Orville Wright(August 19, 1871 – January 30, 1948) and Wilbur Wright(April 16, 1867 – May 30, 1912) – aviation history Wright brothers
Wilbur and Orville were the sons of Susan and Milton Wright. Milton was a bishop in the United Brethren Church and was often away from home. He was a loving father and often brought back presents. In 1878 he brought them a rubber band powered helicopter and Orville and Wilbur start to make copies of it. In 1884 Wright family moved to Dayton, Ohio about that time Susan fell ill with tuberculosis. Wilbur just finished high school and nursed his mother. By the time Orville began to lose interest in school and learned the printing business. Sadly Susan died in the summer of 1889.
In 1890 Wilbur and Orville started printing business but it didn’t go as they expected. Then in 1894 they started repairing and selling bicycles. And in 1896 they started manufacturing their own bikes and founded Wright Cycle Company.
In 1899 Wilbur had an idea about a system to balance the aircraft and they tested it in a kite, then a series of gliders. Kitty Hawk, North Carolina was the place they did the first test flight. In 1900 and 1901 they did two test flights but both attempts failed. Toward the end of the 1902 flying season, their third glider became the first fully controllable aircraft, with roll, pitch, and yaw controls.
Wright brothers and their mechanic Charlie Taylor designed and built a gasoline engine light and powerful enough to propel an airplane. They also designed the first airplane propellers.
On December 17, 1903 they made the first controlled, sustained flight of a powered, heavier-then-air aircraft with the Wright Flyer. And the first flight was made by Orville at 10:35 am with 27 miles per hour (43km/h) headwind, of 120 feet (37m) in 12 seconds, at a speed of 6.8 miles per hour (10.9km/h) over the ground. In addition they made three more flights that day. Second flight covered 175 feet and third flight covered 200 feet. Their altitude was about 10 feet (3m) above the ground. And the last flight started at just about 12 o’clock. Distance was measured to be 852 feet, the time of flight was 59 seconds.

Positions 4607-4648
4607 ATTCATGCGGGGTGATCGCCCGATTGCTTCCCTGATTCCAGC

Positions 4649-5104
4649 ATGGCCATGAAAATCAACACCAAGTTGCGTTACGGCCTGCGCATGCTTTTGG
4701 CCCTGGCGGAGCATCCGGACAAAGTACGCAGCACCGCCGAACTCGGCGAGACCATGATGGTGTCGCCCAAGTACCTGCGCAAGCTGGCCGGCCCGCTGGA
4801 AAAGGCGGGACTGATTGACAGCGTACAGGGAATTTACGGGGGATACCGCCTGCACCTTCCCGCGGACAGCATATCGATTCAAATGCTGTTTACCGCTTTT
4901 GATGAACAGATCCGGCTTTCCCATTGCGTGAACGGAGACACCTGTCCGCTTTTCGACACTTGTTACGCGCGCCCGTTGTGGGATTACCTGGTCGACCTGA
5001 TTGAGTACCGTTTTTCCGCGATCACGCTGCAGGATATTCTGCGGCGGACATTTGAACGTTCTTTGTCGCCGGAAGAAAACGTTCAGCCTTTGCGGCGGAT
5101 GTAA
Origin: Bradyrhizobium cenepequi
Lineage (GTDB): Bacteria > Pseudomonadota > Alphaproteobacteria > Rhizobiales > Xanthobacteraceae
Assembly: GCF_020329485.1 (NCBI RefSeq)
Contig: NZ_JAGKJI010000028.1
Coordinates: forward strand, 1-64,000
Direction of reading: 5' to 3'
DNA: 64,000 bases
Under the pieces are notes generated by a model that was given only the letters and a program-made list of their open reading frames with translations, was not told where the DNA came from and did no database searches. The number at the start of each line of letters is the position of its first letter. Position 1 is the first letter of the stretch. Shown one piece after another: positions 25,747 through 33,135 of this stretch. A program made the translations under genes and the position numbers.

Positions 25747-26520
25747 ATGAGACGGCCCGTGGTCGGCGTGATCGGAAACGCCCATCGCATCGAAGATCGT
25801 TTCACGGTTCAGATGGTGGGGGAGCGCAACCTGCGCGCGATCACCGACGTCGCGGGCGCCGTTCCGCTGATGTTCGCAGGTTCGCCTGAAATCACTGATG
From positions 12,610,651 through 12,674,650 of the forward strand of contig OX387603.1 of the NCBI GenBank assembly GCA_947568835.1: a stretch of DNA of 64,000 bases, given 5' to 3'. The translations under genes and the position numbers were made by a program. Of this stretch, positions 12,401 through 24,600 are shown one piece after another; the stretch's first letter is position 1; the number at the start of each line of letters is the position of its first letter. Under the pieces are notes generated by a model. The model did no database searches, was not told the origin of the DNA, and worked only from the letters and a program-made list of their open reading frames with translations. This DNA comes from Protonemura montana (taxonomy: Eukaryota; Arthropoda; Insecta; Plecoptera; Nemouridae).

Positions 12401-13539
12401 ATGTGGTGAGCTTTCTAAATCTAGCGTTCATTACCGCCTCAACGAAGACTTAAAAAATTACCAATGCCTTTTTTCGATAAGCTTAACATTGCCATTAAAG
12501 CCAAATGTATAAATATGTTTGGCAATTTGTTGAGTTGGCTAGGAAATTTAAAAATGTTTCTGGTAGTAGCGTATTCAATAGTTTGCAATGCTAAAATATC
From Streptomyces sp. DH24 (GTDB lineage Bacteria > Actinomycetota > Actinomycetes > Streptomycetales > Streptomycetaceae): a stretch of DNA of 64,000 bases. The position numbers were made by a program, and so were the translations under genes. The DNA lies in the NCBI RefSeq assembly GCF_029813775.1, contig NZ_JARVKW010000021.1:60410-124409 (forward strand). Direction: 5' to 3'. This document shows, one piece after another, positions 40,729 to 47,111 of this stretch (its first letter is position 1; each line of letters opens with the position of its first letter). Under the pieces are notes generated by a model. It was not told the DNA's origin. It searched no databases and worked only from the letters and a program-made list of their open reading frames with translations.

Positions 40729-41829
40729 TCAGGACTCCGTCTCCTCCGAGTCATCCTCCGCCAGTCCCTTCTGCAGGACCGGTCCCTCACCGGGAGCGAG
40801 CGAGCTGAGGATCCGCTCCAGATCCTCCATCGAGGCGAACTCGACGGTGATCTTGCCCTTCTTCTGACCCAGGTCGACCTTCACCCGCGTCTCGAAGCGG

Five people witnessed the flights: John T. Daniels (who snapped the famous “first flight” photo using Orville’s camera) and Will Dough, Adam Etheridge, all of the U.S. government coastal lifesaving crew; area businessman W.C. Brinkley; and Johnny Moore, a teenaged boy who lived in the area. After the men hauled the Flyer back from its fourth flight, a powerful gust of wind flipped it over several times, despite the crew’s attempt to hold it down. Badly damaged, the Wright Flyernever flew again. The brothers shipped the airplane home, and years later Orville restored it, lending it to several U.S. locations for display, then to a British museum (see Smithsonian dispute below), before it was finally installed in 1948 in the Smithsonian Institution in Washington, D.C., its current residence.
link of a short documentary https://www.youtube.com/watch?v=Yjccw9o1Pwk
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